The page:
| By Long Island Tennis Magazine Staff

Long Island’s Noah Rubin won his opening U.S. Open qualifying match on Tuesday, downing Liang-Chi Huang of Chinese Taipei, 6-2, 7-5, on Court 17 of the USTA Billie Jean King National Tennis Center to advance to the second stage of qualifying for the main draw.

Rubin snagged the momentum early, picking up a break point to take a 4-2 advantage in the first set. After consolidating it with a hold, a missed forehand wide from Huang gave Rubin the opening set on his first set point.

Huang came out firing in the second set, breaking Rubin’s serve and consolidating that break with a hold to build a 2-0 advantage. Rubin responded by coming back from 0-30 down in the following game to trim the deficit to 1-2, and the match would see an exchange of holds for the next six games.

Down 4-5, Rubin turned his game up a notch. Needing a break point to stay in the set, the 19-year old did just that, saving one set point and winning the game at deuce to take back the break advantage and even the set at 5-5.

With momentum on his side and his game turned up, Rubin put the finishing touches on this one. After holding serve, he broke one last time to complete the straight-set victory and advance to the second round of qualifying.

“It was not my highest level of tennis, but under the pressure of the first-round at the Open, in my backyard, I believe I handled myself well and professionally,” said Rubin. “I felt the best towards the end of the second set and felt no problem going three sets if necessary.”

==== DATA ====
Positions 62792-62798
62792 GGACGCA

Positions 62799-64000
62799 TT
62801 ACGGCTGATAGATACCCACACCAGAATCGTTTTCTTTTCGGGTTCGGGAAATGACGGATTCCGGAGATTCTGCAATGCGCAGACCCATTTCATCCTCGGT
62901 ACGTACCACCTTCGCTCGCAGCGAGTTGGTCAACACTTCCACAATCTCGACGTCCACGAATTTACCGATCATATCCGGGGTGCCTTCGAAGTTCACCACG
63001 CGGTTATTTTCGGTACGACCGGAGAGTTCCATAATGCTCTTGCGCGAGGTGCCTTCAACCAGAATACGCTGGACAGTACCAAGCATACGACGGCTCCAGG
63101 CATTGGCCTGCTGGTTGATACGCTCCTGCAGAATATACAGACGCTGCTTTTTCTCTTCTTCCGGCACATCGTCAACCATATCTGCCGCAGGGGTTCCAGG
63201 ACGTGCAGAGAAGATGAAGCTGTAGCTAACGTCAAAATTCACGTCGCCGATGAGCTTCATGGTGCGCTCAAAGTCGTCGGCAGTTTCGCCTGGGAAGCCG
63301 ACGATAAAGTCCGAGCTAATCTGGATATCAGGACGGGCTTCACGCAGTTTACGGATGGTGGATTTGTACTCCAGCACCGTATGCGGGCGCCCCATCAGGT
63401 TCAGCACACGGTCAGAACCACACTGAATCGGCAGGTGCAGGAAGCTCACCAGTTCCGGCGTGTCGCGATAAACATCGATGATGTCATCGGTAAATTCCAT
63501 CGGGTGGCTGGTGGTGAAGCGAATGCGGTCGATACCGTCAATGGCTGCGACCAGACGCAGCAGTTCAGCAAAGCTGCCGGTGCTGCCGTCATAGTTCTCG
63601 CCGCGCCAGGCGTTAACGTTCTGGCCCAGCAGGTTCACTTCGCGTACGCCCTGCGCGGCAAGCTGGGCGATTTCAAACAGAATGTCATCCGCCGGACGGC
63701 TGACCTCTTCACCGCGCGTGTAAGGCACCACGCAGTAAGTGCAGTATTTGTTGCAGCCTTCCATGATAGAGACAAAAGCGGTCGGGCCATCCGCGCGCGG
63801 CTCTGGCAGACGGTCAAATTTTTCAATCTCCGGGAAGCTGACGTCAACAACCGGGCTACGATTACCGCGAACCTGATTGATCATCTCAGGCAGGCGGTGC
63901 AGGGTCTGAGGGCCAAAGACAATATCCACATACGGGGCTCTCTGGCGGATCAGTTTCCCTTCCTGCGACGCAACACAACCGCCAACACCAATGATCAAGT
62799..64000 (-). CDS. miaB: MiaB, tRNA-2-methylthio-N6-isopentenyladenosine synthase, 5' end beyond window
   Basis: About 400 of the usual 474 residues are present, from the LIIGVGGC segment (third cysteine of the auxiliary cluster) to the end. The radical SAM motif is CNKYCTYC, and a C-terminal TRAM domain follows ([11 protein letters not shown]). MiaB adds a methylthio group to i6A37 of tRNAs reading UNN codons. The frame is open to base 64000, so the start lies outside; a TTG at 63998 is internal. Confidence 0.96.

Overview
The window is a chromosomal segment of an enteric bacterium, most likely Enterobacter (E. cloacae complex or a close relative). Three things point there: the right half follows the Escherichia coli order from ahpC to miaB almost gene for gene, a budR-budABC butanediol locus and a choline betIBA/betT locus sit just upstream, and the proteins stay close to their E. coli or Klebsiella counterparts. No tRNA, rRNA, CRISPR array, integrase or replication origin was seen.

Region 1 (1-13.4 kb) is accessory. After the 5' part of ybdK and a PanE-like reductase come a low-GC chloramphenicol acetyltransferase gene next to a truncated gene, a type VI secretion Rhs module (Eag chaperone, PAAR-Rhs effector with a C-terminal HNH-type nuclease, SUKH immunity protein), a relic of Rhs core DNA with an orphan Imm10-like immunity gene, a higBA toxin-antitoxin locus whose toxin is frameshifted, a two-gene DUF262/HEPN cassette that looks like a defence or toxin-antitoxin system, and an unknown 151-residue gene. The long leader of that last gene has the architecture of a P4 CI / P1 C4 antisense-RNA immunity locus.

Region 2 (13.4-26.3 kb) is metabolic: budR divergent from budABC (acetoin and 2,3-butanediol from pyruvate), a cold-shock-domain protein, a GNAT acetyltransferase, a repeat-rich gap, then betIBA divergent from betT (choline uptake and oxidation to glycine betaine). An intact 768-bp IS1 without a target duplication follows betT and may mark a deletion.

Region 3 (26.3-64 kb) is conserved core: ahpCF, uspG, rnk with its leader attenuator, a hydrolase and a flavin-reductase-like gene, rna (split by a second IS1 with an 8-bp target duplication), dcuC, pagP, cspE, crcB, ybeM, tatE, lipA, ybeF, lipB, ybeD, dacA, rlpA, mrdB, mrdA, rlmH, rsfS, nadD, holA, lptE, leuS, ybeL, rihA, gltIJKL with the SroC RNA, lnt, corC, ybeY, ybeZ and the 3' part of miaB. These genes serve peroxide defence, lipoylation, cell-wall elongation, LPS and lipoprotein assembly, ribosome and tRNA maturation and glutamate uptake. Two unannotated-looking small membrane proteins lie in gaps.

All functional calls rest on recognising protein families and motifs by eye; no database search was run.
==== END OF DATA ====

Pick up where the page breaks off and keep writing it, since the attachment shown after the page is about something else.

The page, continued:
The crowd on Court 17 was certainly behind the American and Rubin’s coach, Lawrence Kleger, director of tennis at the John McEnroe Tennis Academy at Sportime Randall’s Island, said he felt that Rubin handled the situation perfectly.

“Last year, the temperature was exactly the same and the situation was exactly the same,” said Kleger. “I think the crowd last year put a little pressure on him, but this year, he took a different approach and used the crowd to keep him going. I think he came in this year embracing that crowd.”

At 3-4 down in the second set, Rubin had to call for a trainer to work on something with his leg. He rebounded nicely and won four of the final five games of the match to close it out in straight sets.

“I think it was unbelievably gritty of him to turn it around,” said Eric Rubin, Noah’s father. “He rarely calls for the trainer. But either way, he knows this is the U.S. Open and he got back out there, came back and did amazing. Just a really gritty performance.”

Rubin moves on to play Guido Pella of Argentina, the 91st ranked player in the world, who beat Germany’s Andreas Beck 6-3, 6-4 on Tuesday.

The two will meet on Thursday, giving Rubin and his team an off day on Wednesday to get prepared for Pella.

“We’ll practice a little bit,” said Kleger. “We got some things to go over that might get him better prepared for the next round.”

Credit all photos to Brian Coleman